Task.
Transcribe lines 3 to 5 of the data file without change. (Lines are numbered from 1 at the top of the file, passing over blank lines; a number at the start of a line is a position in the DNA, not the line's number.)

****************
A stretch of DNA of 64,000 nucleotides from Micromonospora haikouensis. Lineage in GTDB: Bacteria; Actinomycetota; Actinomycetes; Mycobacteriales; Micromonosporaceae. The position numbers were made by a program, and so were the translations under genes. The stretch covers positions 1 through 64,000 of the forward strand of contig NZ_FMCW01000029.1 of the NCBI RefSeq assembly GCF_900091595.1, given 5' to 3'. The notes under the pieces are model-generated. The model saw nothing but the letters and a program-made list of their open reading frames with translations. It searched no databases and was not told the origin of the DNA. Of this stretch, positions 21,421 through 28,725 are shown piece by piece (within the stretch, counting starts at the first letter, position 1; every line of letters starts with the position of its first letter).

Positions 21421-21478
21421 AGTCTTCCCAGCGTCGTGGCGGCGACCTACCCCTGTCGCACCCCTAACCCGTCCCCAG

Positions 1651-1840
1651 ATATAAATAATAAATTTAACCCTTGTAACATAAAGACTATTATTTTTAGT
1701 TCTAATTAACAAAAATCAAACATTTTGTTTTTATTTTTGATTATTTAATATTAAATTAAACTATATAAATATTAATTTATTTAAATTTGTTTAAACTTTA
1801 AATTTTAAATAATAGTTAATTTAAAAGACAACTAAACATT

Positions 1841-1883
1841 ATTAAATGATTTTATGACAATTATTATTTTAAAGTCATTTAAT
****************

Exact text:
21421 AGTCTTCCCAGCGTCGTGGCGGCGACCTACCCCTGTCGCACCCCTAACCCGTCCCCAG

Positions 1651-1840
1651 ATATAAATAATAAATTTAACCCTTGTAACATAAAGACTATTATTTTTAGT